Pope Passes on Pinoy Pill Bill
Addressing Ambassador Cristina Castañer-Ponce Enrile as she presented her credentials in a private audience, B16 said that the church "carries out [its] mission fully aware of the respective autonomy and competence of church and state.
"Indeed, we may say that the distinction between religion and politics is a specific achievement of Christianity and one of its fundamental historical and cultural contributions," the pontiff added. "The church is equally convinced that state and religion are called to support each other as they together serve the personal and social well-being of all," praising the many joint initiatives undertaken in the ambassador's home-country "to protect the weak, especially the unborn, the sick and the elderly."
While the population-control measure didn't come up in the customary papal speech, the government's efforts to aid migrant workers, agrarian reforms and its international commitment in seeking the "advancement of peace, human solidarity and interreligious dialogue" did.
"The Catholic faithful in your country-through their hunger for prayer, their lively devotion, and their eagerness to serve others-demonstrate a firm trust in God’s loving providence," the Pope told the new ambassador, a mother of six. "I am grateful for the unique contribution they have made and continue to make to the life of the local and universal church, and I encourage all men and women of goodwill in your nation to devote themselves to forging bonds of peace and social harmony within your borders and across the globe."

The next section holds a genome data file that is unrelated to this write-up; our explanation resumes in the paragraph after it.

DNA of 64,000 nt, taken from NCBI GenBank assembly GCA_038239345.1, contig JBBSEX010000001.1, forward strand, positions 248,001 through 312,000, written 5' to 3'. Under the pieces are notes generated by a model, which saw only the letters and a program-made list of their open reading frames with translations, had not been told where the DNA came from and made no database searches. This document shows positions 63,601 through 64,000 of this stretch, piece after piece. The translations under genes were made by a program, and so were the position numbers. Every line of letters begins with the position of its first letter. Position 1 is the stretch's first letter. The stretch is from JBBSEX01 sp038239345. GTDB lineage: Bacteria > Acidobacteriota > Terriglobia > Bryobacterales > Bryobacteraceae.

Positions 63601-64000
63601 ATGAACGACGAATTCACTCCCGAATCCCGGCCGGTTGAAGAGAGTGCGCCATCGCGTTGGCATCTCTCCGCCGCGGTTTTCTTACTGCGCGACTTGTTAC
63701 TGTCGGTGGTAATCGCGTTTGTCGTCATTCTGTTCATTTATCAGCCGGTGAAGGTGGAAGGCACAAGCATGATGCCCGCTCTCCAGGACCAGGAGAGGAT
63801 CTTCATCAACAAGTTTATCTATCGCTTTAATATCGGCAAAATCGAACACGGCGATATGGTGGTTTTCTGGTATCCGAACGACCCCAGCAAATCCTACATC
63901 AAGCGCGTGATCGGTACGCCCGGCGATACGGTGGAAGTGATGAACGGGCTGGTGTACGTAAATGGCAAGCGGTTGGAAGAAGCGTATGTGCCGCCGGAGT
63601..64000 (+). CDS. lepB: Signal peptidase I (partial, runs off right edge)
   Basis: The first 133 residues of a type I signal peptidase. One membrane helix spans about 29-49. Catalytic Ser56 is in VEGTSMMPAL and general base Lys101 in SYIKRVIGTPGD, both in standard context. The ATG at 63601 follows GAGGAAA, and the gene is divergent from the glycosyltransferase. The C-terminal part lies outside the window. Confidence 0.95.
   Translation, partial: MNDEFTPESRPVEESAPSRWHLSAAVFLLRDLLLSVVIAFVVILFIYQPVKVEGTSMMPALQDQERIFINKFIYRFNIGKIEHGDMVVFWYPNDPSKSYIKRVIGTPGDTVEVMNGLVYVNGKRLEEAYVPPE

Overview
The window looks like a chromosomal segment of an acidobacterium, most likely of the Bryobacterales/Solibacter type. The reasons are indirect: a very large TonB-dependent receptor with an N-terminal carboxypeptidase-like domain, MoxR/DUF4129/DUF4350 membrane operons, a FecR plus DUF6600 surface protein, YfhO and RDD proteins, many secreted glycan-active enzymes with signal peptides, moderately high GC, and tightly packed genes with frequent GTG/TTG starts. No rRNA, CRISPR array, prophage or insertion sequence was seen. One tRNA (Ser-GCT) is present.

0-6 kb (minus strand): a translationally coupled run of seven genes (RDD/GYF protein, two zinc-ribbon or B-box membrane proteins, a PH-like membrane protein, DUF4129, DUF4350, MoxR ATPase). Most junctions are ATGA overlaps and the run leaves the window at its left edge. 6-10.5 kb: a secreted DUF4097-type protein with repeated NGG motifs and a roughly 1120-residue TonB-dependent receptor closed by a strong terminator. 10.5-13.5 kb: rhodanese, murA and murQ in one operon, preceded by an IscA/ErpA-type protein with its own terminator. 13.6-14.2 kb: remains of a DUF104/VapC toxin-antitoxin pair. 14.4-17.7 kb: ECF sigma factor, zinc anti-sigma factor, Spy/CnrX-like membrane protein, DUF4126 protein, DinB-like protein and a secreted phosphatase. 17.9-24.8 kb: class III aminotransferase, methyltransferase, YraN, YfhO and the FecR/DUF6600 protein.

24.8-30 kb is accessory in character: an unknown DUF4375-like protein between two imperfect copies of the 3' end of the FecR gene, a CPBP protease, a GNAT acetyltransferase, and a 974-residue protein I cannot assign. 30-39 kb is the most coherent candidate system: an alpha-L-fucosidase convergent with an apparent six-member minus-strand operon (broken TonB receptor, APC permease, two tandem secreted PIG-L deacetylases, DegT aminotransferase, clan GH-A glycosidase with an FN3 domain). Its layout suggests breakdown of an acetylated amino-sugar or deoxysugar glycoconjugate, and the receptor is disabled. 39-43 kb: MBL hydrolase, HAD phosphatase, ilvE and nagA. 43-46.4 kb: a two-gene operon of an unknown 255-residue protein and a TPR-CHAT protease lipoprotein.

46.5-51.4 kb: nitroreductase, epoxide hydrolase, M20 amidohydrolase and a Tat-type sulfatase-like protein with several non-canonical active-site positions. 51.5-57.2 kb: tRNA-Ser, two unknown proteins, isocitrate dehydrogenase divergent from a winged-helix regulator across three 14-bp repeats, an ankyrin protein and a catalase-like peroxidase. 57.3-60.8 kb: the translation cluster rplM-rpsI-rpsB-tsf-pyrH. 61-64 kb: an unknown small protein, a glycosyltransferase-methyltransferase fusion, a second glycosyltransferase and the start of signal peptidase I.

The wife of a prominent supporter of President Gloria Macapagal-Arroyo, Enrile's appointment raised a degree of controversy among the Filipino church's top ranks over Arroyo's lack of consultation with the hierarchy and longstanding rumors that the new ambassador and her husband were estranged and living apart.
The bishops have historically wielded significant clout in the island nation, whose population of 90 million is over 80 percent Catholic. Along those lines, after a recent survey indicated that over two-thirds of Filipinos favor the population-control measure, one top hierarch branded the poll "misleading" and an attempt at "mind-conditioning."
"The fact that the bill openly denies and offends the moral law and the express constitutional mandate upon the State to protect human life and the family as an 'inviolable, basic, and autonomous social institution,' cannot be negated by any kind of survey showing whatever results the proponents and supporters of the bill would like to claim," wrote Archbishop Paciano Aniceto of San Fernando, chair of the bishops' family and life efforts. "In order to be binding upon conscience, a law must be just, and objective justice is the only thing that will make it so. Even a unanimous vote in favor of an unjust law cannot and will not make it just."
Further adding to the ad intra fracas, late last week a faculty group at Manila's Jesuit university, the Ateneo, declared in a joint public statement that "it is possible" for Catholics to support the measure "in good conscience."
As of last count, the bill was eight votes short of the 120 needed to pass its second reading in the House of Representatives, which is slated to move on the proposal on its return from recess in early November.